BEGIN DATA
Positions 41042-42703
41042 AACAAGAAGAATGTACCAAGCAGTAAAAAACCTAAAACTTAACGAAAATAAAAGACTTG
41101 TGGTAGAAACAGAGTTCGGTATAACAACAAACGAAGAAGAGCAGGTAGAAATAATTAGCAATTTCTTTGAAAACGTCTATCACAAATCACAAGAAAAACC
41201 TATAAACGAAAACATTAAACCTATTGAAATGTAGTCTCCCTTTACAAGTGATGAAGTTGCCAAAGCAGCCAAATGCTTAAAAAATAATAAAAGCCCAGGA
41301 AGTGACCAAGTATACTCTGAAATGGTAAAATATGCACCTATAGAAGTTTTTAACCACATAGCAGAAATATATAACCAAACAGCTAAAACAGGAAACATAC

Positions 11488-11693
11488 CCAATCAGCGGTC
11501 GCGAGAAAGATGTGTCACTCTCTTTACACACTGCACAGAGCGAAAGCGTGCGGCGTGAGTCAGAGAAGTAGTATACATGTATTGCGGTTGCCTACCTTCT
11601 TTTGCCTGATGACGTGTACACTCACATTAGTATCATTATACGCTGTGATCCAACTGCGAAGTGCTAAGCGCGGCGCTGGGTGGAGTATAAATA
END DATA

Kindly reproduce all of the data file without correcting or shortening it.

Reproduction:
Positions 41042-42703
41042 AACAAGAAGAATGTACCAAGCAGTAAAAAACCTAAAACTTAACGAAAATAAAAGACTTG
41101 TGGTAGAAACAGAGTTCGGTATAACAACAAACGAAGAAGAGCAGGTAGAAATAATTAGCAATTTCTTTGAAAACGTCTATCACAAATCACAAGAAAAACC
41201 TATAAACGAAAACATTAAACCTATTGAAATGTAGTCTCCCTTTACAAGTGATGAAGTTGCCAAAGCAGCCAAATGCTTAAAAAATAATAAAAGCCCAGGA
41301 AGTGACCAAGTATACTCTGAAATGGTAAAATATGCACCTATAGAAGTTTTTAACCACATAGCAGAAATATATAACCAAACAGCTAAAACAGGAAACATAC

Positions 11488-11693
11488 CCAATCAGCGGTC
11501 GCGAGAAAGATGTGTCACTCTCTTTACACACTGCACAGAGCGAAAGCGTGCGGCGTGAGTCAGAGAAGTAGTATACATGTATTGCGGTTGCCTACCTTCT
11601 TTTGCCTGATGACGTGTACACTCACATTAGTATCATTATACGCTGTGATCCAACTGCGAAGTGCTAAGCGCGGCGCTGGGTGGAGTATAAATA